By Adam Szreter in Madrid
This was as much a public trial as a football match. Charged by their followers with neglecting their responsibilities, Real Madrid CF's superstars turned the tables on their inquisitors AS Roma with a dramatic intervention from their captain, and though the jury was still out at half-time, by the end the verdict was unanimous. Madrid are back in business.
If it was fitting that Raúl González, so often their talisman, came to their rescue with a deflected goal just before the break, Roberto Carlos's postscript could not have been more poignant. Berated by the fans for his perceived role in the club's recent demise, a trademark drive into the top corner put the seal on a brave performance from the Brazilian.
The atmosphere at the start was almost funereal. For the players, who had taken to the pitch barely noticed, the UEFA Champions League signature music must have sounded more full of foreboding than the customary anticipation. This was a test to see which of these two great clubs had sunk the lowest, and in the first 40 minutes the mighty Madrid won that contest, literally at a canter.
Heads bowed, body language all awry, they resembled a team full of overpaid misfits playing under their third different coach in the space of a few months. How Vicente del Bosque, the man who led them to two Champions League triumphs, must have been shaking his head at these battle-scarred gálacticos.
Zinedine Zidane, as his wont, strolled about, aloof and detached; Raúl himself looked as out of sorts as ever he has over the past 12 months; and Roberto Carlos was reduced to apologising to the crowd - twice - for the errors of his ways. Of the big names, only David Beckham in fits and Luís Figo in starts resembled anything like their usual selves.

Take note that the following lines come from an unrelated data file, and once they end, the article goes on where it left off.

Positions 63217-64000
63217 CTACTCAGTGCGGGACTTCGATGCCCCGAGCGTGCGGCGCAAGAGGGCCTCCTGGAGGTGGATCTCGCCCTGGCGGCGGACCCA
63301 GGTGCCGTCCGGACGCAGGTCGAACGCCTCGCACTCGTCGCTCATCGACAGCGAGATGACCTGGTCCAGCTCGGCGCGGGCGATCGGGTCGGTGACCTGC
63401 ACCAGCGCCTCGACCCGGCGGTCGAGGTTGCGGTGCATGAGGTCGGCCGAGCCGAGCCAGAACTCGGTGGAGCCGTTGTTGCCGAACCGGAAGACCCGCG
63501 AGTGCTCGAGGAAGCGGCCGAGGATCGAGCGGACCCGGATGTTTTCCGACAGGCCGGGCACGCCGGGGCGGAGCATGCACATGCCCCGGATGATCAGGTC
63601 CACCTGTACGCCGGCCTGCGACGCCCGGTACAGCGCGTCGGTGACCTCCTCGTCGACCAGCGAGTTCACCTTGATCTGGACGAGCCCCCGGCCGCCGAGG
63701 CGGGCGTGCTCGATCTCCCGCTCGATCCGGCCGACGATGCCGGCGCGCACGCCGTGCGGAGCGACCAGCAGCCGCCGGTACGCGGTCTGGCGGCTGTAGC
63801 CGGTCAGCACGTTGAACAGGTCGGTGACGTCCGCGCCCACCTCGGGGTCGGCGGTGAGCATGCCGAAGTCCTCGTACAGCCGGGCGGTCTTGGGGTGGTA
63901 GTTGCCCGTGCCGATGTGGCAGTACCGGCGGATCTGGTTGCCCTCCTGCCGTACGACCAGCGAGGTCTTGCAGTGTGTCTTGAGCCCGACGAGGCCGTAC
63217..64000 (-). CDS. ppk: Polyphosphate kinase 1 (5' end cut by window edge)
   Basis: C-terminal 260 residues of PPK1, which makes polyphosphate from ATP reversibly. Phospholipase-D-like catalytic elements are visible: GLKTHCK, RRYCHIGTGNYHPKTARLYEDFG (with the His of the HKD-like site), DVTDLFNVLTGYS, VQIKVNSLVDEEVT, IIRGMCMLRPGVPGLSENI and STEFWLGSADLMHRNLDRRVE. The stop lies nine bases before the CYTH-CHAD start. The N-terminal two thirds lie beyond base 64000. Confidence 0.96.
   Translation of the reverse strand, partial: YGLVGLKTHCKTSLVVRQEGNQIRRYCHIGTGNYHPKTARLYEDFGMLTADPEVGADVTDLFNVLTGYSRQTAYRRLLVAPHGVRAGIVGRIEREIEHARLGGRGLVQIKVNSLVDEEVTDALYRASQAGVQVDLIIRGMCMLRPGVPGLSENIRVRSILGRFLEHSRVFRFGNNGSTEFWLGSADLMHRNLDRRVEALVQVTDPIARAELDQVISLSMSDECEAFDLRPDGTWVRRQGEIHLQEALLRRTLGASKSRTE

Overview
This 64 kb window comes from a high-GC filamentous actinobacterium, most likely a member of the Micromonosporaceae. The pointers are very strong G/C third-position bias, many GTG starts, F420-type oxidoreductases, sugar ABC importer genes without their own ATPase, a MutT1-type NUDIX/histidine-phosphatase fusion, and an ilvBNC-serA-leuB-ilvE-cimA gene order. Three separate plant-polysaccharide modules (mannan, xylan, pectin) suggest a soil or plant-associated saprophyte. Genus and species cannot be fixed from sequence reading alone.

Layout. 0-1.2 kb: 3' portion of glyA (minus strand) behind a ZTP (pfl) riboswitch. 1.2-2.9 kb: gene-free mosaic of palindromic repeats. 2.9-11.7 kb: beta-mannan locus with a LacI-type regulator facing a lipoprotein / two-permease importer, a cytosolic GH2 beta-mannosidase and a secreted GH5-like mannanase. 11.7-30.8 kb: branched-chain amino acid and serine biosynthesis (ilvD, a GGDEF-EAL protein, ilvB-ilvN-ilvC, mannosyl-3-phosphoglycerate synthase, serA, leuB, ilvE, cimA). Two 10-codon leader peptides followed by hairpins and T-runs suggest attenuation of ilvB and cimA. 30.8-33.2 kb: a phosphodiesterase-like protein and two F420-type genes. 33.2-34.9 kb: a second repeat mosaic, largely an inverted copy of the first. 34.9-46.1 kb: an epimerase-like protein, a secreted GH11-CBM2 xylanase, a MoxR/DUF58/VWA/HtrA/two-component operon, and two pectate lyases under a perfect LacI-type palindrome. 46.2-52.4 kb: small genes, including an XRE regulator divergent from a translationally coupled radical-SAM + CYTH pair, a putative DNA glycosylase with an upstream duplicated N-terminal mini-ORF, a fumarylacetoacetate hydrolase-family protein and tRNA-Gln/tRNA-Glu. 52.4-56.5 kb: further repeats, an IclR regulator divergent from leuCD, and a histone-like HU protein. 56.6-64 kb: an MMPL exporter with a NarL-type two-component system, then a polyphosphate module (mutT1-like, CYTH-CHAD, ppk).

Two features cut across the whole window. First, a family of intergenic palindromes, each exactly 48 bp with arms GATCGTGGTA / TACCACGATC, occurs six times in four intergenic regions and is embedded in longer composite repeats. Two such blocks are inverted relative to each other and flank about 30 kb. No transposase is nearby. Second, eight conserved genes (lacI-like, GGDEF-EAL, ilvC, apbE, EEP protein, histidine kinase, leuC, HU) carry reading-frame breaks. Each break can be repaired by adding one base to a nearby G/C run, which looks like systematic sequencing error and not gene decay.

Roma could hardly have believed their luck to find opponents in more of a mess than themselves. They took full advantage, going two goals up while their hosts sulked, and if their first goal owed a little to the roll of the dice, for their second they could not have been made more welcome by Madrid's generous defence.
But just as we might have been forgiven for wondering what it would take to arouse the sleeping giant, fortune smiled on Raúl and suddenly everything changed. The wake in the tribunes became a festival; Roberto Carlos started darting inside and out; Ronaldo began to move with menace; Figo looked like the best right-winger on the planet; and even Zidane broke into a trot.
Such is the pedigree of Madrid's players that once they had sniffed the scent there was no holding them. A fortuitous penalty never goes amiss, of course, but by then Roma had already lost their appetite. The third Madrid goal was almost vintage Raúl, gambling on a near-post cross from his mate Figo and arriving in time to finish with aplomb.
Before the match Madrid's latest coach, Mariano García Remón, had spoken of the need for the team to start functioning as a collective unit, and in this respect he will have been pleased by what he saw after their first goal. Now all he needs is a reliable catalyst for his expensively-assembled machine.
Roma, after a promising start when Francesco Totti, Antonio Cassano and Simone Perrotta all shone brightly, buckled rather alarmingly for one of Italy's leading clubs. For their current coach, Ezio Sella, the restoration work starts now.
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